Notes: Crede's back feeling good
Third baseman glad he chose intense therapy over surgery
TUCSON, Ariz. -- For those pundits who doubt the durability of Joe Crede and his balky back, the burgeoning White Sox star at third base points to one important statistic from 2006 to quickly quell those potential concerns.
"It's the situation last year where I played 150 games, second most on the team behind [Paul] Konerko's 152. I think that's pretty good," said Crede, a few minutes after reporting to Spring Training on Tuesday morning. "I felt that I played a pretty significant amount compared to how many games we played."
Crede further explained how four or five of those absences from the field followed cortisone shots when his back pain flared up, with two days being the recommended amount of inactivity after such an injection. It was this sort of durability that served as one of the reasons why a back specialist in Dallas -- a second opinion sought out by Crede after surgery was the option picked by the first doctor who examined him -- pushed instead for a program of intense physical therapy in order to help solve the problem.
This new program was put together by Steve Odgers, a former White Sox conditioning coach who now works for Scott Boras, Crede's agent. Crede said the current program is very similar to the one the White Sox already had in place, with it being a little stricter and focusing more on the muscles around the back, featuring different exercises set for 30-to-45 minute workouts each day.
The changes seem to have agreed with Crede, although the program still needs to survive under the test of Cactus League and regular season action. But Crede sees no reason to hold back with on-field activity and has no regrets in regard to choosing the therapy over the surgery.
"I went with the second opinion and he said, 'I'd rather see you go with a stricter program than having to go in there and cutting your back,'" Crede said. "He told me it's not guaranteed the pain is going away, plus I could have a little scar tissue there. He said, 'I'd rather see you do the stricter workout, a full-body, core workout.'
"I'm ready to go and feel good where we're at right now. There's nothing going to hold me back. I don't anticipate there being as many problems as there were last year, even though there didn't really seem to be that many problems. I don't feel it was as much of a problem as it was made out to be."
New location? Tadahito Iguchi has a new translator in David Yamamoto, but whether he will exit Arizona with a new spot in the batting order should be decided over the next five weeks. Manager Ozzie Guillen tried to move Iguchi down in the order last spring, with Juan Uribe getting bumped to the second slot, but both players struggled in their new roles and Guillen switched Iguchi back to his familiar lineup location.
Upon arriving in camp Tuesday, Iguchi pointed to last year's spring struggles as a by-product of trying to do too much reinventing with his swing and not due to him batting sixth or seventh.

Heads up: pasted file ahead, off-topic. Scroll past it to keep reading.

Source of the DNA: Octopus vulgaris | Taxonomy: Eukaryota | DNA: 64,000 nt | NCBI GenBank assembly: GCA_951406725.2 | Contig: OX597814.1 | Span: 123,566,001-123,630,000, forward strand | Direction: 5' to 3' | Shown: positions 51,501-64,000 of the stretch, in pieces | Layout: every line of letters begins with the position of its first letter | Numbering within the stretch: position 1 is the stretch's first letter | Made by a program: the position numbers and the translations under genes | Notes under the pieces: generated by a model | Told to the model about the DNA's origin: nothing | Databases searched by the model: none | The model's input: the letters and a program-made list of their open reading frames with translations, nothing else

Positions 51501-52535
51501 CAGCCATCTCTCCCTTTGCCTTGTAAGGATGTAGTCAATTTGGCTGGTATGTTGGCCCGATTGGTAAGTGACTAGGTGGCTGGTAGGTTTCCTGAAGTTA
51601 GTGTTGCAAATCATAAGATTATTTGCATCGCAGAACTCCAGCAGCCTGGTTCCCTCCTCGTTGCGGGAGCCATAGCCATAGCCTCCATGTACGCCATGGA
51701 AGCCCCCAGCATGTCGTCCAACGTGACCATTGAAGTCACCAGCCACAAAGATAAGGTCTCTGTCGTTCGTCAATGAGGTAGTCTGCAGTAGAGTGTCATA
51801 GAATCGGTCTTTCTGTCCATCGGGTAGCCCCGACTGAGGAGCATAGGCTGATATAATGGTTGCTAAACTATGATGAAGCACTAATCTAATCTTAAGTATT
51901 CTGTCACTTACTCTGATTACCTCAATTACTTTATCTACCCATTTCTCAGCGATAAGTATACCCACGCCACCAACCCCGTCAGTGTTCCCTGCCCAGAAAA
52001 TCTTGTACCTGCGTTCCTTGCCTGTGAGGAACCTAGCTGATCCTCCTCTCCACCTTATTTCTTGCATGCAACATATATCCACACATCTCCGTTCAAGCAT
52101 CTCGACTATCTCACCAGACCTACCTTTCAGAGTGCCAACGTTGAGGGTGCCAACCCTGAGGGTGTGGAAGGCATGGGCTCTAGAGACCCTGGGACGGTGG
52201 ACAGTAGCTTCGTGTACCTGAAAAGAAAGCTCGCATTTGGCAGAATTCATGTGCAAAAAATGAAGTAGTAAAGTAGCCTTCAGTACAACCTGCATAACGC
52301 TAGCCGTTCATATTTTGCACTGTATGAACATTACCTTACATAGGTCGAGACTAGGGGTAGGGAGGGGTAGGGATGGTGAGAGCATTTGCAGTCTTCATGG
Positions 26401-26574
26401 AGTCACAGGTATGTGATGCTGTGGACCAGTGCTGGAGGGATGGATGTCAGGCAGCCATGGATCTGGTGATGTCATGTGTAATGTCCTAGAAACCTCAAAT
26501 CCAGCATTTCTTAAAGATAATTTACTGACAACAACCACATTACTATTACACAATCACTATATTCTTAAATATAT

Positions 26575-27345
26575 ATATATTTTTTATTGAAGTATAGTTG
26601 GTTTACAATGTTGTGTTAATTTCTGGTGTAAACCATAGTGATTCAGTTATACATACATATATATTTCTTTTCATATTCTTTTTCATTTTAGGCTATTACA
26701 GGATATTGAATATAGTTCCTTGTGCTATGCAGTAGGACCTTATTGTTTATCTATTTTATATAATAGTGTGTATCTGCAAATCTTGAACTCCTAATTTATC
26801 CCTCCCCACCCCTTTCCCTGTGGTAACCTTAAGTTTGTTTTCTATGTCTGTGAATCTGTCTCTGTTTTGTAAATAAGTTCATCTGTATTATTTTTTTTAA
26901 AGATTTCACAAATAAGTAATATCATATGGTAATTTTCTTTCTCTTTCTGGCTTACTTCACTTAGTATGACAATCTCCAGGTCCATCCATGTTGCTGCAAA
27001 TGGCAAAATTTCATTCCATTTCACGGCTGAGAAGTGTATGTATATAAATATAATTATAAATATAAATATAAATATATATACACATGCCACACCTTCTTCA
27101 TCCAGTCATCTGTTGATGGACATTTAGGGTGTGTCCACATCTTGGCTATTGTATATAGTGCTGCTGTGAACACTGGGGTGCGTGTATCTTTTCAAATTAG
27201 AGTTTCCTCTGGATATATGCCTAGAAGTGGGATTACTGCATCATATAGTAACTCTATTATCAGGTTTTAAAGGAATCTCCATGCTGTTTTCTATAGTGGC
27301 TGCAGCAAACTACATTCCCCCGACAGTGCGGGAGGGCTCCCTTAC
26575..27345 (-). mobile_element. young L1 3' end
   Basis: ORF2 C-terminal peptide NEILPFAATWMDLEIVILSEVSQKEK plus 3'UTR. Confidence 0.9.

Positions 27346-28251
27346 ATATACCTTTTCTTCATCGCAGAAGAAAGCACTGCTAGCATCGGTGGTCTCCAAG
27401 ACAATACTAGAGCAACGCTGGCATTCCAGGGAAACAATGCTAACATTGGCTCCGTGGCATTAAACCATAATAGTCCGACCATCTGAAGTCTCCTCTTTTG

"Last year, I tried to upgrade my skills and I was trying new things," said Iguchi through Yamamoto. "But this year, I'm more prepared to leave a better mark in Spring Training."
Guillen could take advantage of Iguchi's power and speed at a lower point in the order if Darin Erstad and Scott Podsednik are in the same lineup at the top. Of course, a great deal depends on Podsednik's health and how Brian Anderson performs during Spring Training.
Iguchi didn't show any real concern over where he could end up, just as he didn't seem worried by impending free agency after the 2007 season. Like many Japanese players coming to the United States, Iguchi has a contractual clause where he could become a free agent in early November if the White Sox don't sign him to a new deal. But his focus remains on baseball.
"That's something not for me to think about," said Iguchi, concerning a potential new contract. "I just want to produce here. The overall goal is to win a championship once again with the White Sox, and that's all I'm really thinking about."
Retaining the title: Konerko will serve as White Sox team captain for the 2007 season, a question that doesn't need to be addressed again as long as the White Sox first baseman and Guillen are together.
"He will be my captain as long as Ozzie Guillen is managing this ballclub," said Guillen of Konerko.
Familiar foe: When Iguchi suited up for the Fukuoka Daiei Hawks, he had a number of face-to-face meetings with Daisuke Matsuzaka and the Seibu Lions. Iguchi could have the chance to go against Boston's newest high-profile starter, with both former Japanese stars now playing integral roles in the United States.
"I did like facing him, but he's a very great pitcher," Iguchi said. "He's probably the best pitcher in Japan, and I expect him to perform well here."
Around the horn: Guillen plans to give his state-of-the-team address Thursday, when the full roster is scheduled to be in camp. ... With Iguchi hitting only .252 against left-handers in 2006, Guillen is still leaning toward using Pablo Ozuna at the leadoff spot when facing tough southpaws.
Scott Merkin is a reporter for MLB.com. This story was not subject to the approval of Major League Baseball or its clubs.